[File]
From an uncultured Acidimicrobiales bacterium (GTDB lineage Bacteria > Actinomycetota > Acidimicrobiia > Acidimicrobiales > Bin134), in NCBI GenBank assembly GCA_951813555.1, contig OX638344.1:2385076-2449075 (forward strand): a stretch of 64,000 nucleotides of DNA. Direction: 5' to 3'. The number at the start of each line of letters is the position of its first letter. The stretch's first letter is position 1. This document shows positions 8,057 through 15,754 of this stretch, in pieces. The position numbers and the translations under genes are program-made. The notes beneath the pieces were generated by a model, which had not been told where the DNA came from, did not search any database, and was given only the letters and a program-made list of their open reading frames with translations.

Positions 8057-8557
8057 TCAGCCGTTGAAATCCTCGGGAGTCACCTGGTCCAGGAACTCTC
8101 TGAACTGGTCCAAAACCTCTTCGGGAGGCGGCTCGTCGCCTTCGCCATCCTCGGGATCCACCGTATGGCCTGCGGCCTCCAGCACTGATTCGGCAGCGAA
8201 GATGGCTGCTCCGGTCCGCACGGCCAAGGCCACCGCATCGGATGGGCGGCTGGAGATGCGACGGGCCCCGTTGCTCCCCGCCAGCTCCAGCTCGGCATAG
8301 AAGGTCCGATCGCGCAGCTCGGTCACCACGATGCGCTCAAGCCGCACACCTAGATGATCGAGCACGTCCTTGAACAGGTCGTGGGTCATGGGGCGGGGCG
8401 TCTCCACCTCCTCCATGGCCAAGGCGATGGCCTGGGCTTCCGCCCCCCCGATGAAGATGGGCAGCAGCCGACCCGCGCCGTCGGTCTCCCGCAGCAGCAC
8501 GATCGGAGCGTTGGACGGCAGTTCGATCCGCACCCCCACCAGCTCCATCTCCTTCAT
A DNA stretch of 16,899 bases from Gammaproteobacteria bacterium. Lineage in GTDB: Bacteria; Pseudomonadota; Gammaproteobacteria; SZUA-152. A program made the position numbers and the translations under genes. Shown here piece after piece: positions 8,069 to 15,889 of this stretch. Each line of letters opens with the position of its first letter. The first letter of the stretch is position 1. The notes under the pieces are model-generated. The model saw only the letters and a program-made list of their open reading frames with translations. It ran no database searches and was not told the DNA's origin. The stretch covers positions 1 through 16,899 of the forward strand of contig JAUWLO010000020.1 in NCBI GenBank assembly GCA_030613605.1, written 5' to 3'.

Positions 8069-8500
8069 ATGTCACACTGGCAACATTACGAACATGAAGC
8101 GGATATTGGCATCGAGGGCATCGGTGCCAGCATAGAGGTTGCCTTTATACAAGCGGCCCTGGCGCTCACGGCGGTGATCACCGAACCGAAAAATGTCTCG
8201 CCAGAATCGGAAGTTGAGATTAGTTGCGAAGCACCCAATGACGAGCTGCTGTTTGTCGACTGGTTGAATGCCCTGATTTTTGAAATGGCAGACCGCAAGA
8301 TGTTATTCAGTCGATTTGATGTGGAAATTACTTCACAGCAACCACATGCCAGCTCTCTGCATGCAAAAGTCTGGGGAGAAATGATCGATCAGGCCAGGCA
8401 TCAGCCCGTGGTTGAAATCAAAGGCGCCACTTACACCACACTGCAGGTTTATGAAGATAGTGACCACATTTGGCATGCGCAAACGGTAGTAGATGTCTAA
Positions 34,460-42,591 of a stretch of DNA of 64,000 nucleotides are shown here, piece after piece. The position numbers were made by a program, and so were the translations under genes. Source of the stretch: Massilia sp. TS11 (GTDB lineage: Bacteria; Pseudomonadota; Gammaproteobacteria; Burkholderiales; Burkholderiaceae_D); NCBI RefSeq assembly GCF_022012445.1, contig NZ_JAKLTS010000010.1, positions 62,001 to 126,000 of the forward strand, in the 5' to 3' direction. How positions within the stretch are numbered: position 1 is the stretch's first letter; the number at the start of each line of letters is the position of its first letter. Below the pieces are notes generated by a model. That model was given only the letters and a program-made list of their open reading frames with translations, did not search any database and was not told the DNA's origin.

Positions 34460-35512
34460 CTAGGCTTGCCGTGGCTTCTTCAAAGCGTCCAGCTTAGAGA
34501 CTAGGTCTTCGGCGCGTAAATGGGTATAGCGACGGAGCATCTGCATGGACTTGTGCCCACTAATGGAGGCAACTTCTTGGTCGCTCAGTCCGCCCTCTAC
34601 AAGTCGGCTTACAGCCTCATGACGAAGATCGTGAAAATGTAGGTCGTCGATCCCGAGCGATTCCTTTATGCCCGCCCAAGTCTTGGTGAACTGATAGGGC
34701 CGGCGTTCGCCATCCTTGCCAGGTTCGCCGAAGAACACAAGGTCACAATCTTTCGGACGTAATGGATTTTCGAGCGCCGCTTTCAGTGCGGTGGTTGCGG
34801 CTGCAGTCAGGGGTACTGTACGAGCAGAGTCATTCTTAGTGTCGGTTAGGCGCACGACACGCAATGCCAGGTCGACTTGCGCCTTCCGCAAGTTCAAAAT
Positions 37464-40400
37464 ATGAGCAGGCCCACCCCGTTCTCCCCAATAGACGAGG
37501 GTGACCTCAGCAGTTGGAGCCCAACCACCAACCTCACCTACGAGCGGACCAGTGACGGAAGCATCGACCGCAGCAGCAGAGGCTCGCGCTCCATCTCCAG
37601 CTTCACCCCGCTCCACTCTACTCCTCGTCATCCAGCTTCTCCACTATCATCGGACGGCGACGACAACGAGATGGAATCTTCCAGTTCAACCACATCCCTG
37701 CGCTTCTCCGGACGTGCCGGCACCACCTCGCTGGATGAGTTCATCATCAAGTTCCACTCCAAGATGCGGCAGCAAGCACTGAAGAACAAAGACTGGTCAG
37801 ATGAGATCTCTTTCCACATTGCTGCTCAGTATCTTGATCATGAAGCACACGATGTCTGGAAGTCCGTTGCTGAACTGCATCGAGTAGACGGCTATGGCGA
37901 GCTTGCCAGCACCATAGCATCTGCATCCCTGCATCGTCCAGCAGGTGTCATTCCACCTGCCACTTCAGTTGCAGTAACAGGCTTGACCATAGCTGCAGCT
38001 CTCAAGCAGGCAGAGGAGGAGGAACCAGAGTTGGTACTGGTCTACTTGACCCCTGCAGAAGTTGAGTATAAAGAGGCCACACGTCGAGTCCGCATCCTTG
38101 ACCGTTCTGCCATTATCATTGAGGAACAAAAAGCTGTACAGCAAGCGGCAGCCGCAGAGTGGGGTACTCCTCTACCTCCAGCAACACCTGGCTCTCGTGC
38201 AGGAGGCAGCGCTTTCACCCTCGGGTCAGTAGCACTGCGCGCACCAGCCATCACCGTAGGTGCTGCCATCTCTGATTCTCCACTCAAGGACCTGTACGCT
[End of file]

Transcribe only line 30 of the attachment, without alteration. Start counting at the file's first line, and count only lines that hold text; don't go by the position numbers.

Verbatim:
38001 CTCAAGCAGGCAGAGGAGGAGGAACCAGAGTTGGTACTGGTCTACTTGACCCCTGCAGAAGTTGAGTATAAAGAGGCCACACGTCGAGTCCGCATCCTTG